So now when a patient tells me it is important to them to fast, I tell them I understand that and work with them to adjust their medication in order to minimise their risks of hypoglycaemia and now both the patient and I end the consultation much happier.
With concerns over the efficacy and side effects of some of the COVID-19 vaccines, as well as supply and manufacturing issues, it will come as good news to many that a United Kingdom study into whether COVID-19 vaccines can be mixed with different types of jabs used for first and second doses is being expanded.
The Com-Cov study – as it is named – is being carried out by the University of Oxford and is inviting any adult over the age of 50 who has already had the first dose of either the Pfizer or AstraZeneca vaccine to be included in the trial. Under the trial, they will receive their second dose, which could be the same vaccine again or a shot of Moderna or Novavax instead. The study was set up earlier this year with just over 800 participants, but has now been extended to include 1,050 volunteers.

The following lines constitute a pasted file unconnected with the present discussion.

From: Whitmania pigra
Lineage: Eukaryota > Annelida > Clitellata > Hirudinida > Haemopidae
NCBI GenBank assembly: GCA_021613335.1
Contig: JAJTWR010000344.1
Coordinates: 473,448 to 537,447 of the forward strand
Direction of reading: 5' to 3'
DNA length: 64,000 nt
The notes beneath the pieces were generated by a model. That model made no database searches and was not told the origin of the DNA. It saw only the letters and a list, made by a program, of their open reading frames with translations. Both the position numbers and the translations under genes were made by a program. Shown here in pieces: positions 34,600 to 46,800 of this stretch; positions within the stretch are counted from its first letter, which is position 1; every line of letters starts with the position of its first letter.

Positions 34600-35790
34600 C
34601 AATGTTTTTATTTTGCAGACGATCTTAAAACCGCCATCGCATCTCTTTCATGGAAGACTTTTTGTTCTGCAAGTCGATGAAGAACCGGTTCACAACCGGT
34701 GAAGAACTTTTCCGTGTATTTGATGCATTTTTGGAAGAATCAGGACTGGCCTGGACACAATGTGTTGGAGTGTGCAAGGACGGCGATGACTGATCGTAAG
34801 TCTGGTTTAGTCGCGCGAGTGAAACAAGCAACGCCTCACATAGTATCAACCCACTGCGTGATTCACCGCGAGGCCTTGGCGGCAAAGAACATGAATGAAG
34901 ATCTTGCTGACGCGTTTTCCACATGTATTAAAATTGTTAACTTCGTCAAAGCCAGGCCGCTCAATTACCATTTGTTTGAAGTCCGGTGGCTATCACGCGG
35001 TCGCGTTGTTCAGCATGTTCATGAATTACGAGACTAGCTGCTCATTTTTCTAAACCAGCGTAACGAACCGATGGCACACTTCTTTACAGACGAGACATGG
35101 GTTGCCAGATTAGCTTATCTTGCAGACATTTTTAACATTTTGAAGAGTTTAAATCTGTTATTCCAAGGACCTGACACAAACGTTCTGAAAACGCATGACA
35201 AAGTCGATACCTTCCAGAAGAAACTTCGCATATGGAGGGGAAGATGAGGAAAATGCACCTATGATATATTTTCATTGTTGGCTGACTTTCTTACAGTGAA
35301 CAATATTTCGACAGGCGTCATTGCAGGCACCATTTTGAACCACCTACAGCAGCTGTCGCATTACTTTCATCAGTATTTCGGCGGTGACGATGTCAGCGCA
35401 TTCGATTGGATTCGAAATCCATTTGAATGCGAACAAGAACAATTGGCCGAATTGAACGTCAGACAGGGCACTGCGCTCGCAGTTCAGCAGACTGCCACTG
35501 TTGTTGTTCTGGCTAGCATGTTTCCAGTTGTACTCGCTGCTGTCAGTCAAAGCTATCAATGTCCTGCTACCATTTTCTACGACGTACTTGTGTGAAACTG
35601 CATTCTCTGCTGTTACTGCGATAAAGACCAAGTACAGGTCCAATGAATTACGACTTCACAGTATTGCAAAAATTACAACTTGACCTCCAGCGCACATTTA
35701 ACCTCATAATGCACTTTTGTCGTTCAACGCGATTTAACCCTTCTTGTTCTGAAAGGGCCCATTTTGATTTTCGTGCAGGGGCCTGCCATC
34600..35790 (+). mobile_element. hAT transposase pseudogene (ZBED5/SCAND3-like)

The volunteers will have regular blood tests to see how well their particular vaccine combination is triggering an immune response. They will also be monitored for any potential side effects, though most scientists agree that mixing vaccine doses is likely to be safe and effective. Results from the first part of the trial could be made available as early as next month.
This question comes up all the time whenever a vaccine drive coincides with the holy month of Ramadan, but this year is exceptional in that it coincides with one of the biggest vaccination programmes the world has ever seen.
Most Islamic scholars agree that having the vaccine does not constitute breaking your fast as it has no nutritional content, animal or foetal products. The holy Quran is often cited as saying: “To save one life is to save the whole of humanity.”
Taking up the COVID-19 vaccine could save your life, so it is important to have it if you are called, even if you are fasting. There are some that are concerned about side effects for those who are fasting, but these are mild if they occur at all and Muslims are allowed to break the fast to take medication if they are feeling unwell, including as a result of having a vaccine.
Essentially, it will come down to individual choice and belief. But, if large swathes of the population choose to delay their vaccines during the month of Ramadan, then this could see numbers of people infected with coronavirus increasing.
The advice of this Muslim doctor is to take the vaccine if you are offered it, whether you are fasting or not.